With exhibit names such as In the Time of Klimt, The Vienna Secession at the Pinacothèque de Paris and From Giotto to Caravaggio at Musée Jacquemart-André, one would think museum masterpieces were on view. But, of course, it’s necessary to read the subtitles. Famous names draw crowds. Though Parisians are avid museum visitors, who would clamor to see exhibits called the Vienna Secession or The Passions of Robert Longhi? Still, there is always something to learn.
Disappointed in the scarcity of Klimt paintings, I read instead exhibit text and visuals on the history of the Austrian-Hungarian Empire and the development of the Viennese Art Nouveau Movement (Sucession) from the end of the nineteenth century to the early years of Expressionism in the twentieth century.
Similarly, Giotto to Caravaggio had more works from other Italian artists who were influenced by the master bad boy Caravaggio. Scholarly interpretations of Robert Longhi figured larger than any of the art as did his claims of false attributions to Caragaggio. Nonetheless, the Musée Jacquemart-André is worth a visit to roam back in time throughout the eighteenth century private mansion of Édouard André. And, certainly, a stop in the lovely café for dessert.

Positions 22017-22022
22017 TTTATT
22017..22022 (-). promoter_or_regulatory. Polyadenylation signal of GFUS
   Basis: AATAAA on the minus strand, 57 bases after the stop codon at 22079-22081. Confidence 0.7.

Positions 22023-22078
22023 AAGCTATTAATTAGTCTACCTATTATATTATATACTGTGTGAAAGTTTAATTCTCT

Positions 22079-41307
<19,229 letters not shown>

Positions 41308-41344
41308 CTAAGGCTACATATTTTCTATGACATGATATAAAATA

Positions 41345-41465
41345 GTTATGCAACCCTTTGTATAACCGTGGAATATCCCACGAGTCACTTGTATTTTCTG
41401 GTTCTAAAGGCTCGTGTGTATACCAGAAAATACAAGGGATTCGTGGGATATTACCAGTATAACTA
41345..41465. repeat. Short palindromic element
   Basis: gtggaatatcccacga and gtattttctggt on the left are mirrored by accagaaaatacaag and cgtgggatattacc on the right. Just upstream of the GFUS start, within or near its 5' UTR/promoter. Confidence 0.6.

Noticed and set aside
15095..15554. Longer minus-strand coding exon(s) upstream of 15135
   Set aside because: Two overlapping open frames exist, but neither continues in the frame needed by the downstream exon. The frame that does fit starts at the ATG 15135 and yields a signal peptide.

The recently renovated Picasso Museum in the Marais was, however, a surprising treat, particularly because I was never enamored of the old one. Housed in a splendid seventeenth century private home (aka a hôtel particulier), it was originally dubbed the Hôtel Salé or salty house for its owner/builder, Pierre Aubert, who married well and collected salt taxes for the king. The central staircase, an elegant gem, leads to salons filled with Picasso’s own work as well as other artist’s paintings he collected—those by Braque and Matisse and a few early Cezanne’s are worth the visit alone. But the new layout makes wandering a bright, airy, spacious delight. Don’t miss it.